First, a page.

A chief underwriting officer of one of the largest P/C insurers once said to us, “I don’t know what the next asbestos will be, but it will be whatever causes autism.”

Executive Summary

As of today, there is no environmental driver of autism spectrum disorders with strong enough science to support litigation, according to research by Praedicat. But insurance underwriters still worry about commercial products that may be identified as ASD triggers for genetically susceptible populations in the future. To replace "underwriting by Google" activities that can easily lead them astray, Praedicat executives identify the most likely candidates emerging in early stage research and also dispose of some popular theories.

The rate of autism spectrum disorders (ASD) has increased dramatically since the 1960s, attributable to at least three factors: a change in diagnostic practices, increased awareness and an increase in incidence. The increased incidence might mean that autism is the signature disease of some environmental exposure that has become widespread since the 1960s.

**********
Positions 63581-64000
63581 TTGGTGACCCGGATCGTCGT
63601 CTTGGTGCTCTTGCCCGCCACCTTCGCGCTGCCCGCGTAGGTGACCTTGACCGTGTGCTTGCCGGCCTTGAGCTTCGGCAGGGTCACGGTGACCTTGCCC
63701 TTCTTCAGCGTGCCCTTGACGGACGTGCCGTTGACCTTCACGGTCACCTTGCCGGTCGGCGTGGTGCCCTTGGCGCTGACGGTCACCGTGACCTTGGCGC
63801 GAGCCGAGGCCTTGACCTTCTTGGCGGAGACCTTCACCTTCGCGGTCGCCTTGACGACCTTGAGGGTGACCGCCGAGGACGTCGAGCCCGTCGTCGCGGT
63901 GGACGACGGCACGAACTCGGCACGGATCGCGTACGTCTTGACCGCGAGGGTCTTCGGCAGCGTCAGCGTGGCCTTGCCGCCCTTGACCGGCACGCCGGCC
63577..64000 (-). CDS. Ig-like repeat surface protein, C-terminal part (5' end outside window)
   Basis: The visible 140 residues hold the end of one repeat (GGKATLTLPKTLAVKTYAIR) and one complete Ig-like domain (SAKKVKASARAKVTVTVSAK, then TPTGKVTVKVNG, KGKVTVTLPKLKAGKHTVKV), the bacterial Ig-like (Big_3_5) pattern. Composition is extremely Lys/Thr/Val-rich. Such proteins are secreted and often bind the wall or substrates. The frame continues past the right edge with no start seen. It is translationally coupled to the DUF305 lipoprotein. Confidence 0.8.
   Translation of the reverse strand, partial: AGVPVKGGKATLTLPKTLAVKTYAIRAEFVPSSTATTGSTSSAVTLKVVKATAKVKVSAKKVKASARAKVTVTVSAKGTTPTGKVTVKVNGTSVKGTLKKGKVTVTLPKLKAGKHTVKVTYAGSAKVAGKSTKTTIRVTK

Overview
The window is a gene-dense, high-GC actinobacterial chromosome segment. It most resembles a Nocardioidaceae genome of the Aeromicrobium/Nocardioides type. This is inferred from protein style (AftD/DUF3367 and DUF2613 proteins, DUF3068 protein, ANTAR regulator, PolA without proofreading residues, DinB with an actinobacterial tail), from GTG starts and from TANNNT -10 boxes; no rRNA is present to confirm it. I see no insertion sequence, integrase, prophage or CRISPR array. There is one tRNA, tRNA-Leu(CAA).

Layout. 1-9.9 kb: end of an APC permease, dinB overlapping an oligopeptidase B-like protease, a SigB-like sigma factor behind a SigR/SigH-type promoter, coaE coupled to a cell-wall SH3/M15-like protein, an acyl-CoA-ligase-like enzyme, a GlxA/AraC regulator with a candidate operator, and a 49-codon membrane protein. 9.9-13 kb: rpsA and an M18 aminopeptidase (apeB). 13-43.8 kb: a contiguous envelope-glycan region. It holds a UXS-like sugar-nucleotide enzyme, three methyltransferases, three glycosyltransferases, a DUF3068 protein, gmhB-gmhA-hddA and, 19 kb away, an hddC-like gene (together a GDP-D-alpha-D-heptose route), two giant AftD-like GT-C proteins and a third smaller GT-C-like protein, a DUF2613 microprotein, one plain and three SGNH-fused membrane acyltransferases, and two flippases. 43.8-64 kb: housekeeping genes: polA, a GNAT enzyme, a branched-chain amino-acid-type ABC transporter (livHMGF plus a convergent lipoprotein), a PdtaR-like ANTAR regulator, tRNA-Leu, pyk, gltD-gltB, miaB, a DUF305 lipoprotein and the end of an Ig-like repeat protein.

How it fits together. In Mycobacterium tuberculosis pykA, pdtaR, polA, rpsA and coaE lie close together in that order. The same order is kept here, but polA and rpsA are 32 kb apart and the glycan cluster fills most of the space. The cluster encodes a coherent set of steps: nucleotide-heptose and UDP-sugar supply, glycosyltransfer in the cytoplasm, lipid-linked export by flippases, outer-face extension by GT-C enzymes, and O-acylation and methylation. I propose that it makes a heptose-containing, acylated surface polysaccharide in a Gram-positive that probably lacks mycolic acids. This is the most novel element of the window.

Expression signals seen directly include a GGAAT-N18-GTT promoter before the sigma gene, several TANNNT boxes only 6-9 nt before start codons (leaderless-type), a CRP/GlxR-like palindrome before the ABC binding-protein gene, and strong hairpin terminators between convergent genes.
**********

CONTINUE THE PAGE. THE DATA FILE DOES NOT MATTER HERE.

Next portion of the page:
As of today, there is no environmental driver with strong enough science to support litigation. But given the size of the risk and the concerns expressed by our CUO friend, it is useful to know what research is at an early stage and could—though at low probability today—ultimately support claims.

The causes of ASD are a subject of immense scientific and popular controversy.

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